by Steve Blow
05:27 AM CDT on Wednesday, October 4, 2006
To be honest, I'm not all that enthused about writing this column. Seems we've trod this ground before.
But when the opposition is so relentless and the stakes are so high, it's foolish to let tedium distract.
So let's take a moment to counter the $400,000 advertising campaign now aimed at you ˆ the one touting "school choice." And, of course, that's code for "private school vouchers."
Once again, this is the high-dollar handiwork of San Antonio vouchers proponent ˆ no, that's too mild ˆ let's say "vouchers zealot" James Leininger.
This fellow just won't take "no" for an answer. Over and over, the Texas Legislature has rejected his voucher schemes ˆ taking the wiser course of raising standards for public schools, not draining funds from them.
In the last legislative elections, you recall, Dr. Leininger tried an end run by pouring campaign money toward the defeat of five key voucher opponents.
His $2.5 million investment succeeded in ousting two of them.
The strategy this time is a little class warfare. In radio ads and on billboards, he's trying to stir up the wrath of poor folks.
I spotted one of the billboards on the edge of downtown yesterday. It shows a nice, upstanding black family and says: "All families deserve a choice, Not just the rich. Give parents a choice, Give children a chance."
That's the wedge Dr. Leininger and his Texans For School Choice hope to use in getting a voucher pilot project approved when the Legislature convenes in January. The plan would take money from public schools and give it to low-income families for private-school tuition.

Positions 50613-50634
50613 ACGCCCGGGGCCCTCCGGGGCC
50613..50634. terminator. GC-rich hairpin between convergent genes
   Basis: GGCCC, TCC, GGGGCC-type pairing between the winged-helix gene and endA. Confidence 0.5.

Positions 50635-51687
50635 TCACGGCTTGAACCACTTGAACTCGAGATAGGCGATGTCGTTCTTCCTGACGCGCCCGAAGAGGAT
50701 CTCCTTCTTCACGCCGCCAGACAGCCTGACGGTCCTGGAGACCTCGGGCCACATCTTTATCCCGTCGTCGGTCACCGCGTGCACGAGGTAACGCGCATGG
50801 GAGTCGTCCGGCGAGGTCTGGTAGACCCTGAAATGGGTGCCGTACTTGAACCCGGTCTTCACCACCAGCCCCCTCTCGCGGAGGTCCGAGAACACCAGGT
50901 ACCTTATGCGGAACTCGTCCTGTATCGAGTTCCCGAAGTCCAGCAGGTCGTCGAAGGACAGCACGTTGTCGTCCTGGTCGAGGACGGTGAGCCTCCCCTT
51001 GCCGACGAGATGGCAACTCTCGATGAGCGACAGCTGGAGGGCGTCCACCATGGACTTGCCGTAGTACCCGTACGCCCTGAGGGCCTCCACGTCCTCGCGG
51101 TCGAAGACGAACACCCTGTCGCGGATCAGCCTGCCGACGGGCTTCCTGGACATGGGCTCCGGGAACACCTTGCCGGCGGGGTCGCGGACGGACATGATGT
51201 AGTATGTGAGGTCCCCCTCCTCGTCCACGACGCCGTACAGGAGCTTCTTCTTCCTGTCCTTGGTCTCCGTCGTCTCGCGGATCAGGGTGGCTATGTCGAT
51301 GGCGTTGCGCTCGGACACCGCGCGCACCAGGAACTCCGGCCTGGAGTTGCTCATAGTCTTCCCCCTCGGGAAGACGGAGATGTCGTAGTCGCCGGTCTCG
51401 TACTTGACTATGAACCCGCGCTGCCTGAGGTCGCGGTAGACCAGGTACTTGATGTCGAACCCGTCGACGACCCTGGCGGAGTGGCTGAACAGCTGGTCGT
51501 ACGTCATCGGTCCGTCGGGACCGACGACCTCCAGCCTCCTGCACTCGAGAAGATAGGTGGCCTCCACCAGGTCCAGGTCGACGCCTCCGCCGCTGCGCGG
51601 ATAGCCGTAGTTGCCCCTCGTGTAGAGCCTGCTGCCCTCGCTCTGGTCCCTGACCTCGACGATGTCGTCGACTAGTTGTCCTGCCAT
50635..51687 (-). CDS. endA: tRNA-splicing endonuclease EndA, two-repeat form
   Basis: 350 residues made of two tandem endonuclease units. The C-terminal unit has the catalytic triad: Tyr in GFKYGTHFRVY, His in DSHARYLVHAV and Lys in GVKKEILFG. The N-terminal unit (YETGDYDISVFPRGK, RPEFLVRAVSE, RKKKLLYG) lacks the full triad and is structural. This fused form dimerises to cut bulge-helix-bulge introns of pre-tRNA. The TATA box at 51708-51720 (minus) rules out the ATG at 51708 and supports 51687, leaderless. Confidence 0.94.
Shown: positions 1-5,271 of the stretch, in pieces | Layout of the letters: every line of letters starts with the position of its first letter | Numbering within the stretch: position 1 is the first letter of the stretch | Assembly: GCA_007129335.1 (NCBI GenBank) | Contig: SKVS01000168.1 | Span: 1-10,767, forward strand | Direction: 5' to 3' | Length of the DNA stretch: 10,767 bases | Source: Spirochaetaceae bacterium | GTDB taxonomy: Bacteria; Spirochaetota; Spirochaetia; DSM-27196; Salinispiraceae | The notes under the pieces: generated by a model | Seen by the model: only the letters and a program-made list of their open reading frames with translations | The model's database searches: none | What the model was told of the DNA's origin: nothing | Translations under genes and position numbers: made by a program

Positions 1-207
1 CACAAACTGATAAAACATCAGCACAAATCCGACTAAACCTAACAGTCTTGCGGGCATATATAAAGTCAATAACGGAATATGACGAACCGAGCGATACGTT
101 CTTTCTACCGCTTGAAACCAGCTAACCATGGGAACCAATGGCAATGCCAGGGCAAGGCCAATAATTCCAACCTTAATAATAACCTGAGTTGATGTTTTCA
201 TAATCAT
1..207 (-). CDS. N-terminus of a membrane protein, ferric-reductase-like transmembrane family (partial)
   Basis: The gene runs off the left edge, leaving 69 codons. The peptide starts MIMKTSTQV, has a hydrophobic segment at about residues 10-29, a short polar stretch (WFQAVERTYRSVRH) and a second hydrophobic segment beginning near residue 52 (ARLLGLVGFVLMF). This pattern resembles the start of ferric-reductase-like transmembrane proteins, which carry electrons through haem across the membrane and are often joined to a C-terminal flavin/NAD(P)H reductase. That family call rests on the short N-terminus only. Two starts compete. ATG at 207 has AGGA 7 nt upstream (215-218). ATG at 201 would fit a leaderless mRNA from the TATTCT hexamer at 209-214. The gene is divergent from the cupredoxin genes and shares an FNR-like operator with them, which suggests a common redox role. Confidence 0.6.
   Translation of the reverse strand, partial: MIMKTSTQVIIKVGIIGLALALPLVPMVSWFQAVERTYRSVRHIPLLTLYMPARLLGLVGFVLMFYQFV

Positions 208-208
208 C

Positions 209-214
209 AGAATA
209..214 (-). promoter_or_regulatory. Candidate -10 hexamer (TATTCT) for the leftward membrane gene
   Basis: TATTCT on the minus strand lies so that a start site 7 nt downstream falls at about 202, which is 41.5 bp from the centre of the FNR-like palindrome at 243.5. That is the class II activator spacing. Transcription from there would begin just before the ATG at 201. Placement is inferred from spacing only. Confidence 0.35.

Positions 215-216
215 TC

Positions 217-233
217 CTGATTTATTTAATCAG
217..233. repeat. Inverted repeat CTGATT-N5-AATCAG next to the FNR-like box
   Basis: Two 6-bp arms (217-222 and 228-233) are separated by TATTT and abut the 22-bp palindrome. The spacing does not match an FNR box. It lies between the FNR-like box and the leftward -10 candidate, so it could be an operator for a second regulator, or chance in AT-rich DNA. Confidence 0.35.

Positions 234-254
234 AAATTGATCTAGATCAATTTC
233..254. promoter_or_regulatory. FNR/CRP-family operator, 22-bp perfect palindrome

But let's look at three significant issues overlooked by this latest campaign:
No. 1. Parents already have a choice. Every school district of any size offers a variety of options ˆ magnet schools, specialty career or arts schools, talented-and-gifted schools, etc. Add to that the 313 charter public schools across the state, which offer free, open enrollment to students, no matter where they live.
And on top of all that, by law, no student is trapped in a low-performing school. Districts are required to offer transfers from any school that failed to meet federal academic standards for two years.
No. 2. Parents have choices, but few exercise them. So why gamble on vouchers? Where is this competitive pressure that is supposed to create great schools?
Nationally, only 1 to 2 percent of eligible students transfer from low-performing schools. It was 1.1 percent last year in Dallas and less than 1 percent in Fort Worth.
The excellent, rigorous KIPP TRUTH Academy ˆ a free charter school in South Dallas ˆ began the school year with empty seats. Not enough parents applied to even fill the school.
No. 3. There is no magic to private schools. Voucher proponents love to deride "government schools" as hopeless and inept. They love to portray private schools as wholesome, sure-fire successes.
The truth is that, overall, there's very little difference. A huge federal study released this summer found that students of like economic backgrounds perform almost identically whether in public or private schools.
And those charter schools? They were supposed to be the magic solution, allowing private operation of tax-funded schools.
Results have been lackluster across the state. A few, like the KIPP schools, have been great. Most have been so-so. And far too many have been "academically unacceptable" ˆ 13 percent of them last year, compared to just 4 percent of traditional public schools.
Listen, there is always room for improvement in our public schools. And we shouldn't be afraid of innovation.
But don't buy the baloney that all of public education is in disarray. Or that there are miracle fixes.
Quality public education has been one of our nation's greatest achievements. It's part of what has made us strong, united and truly a land of opportunity.
Let's build on that success, not dismantle it.
Online at: http://www.dallasnews.com/sharedcontent/dws/dn/localnews/columnists/sblow/stories/DN-blow_04met.ART.North.Edition1.3dd078a.html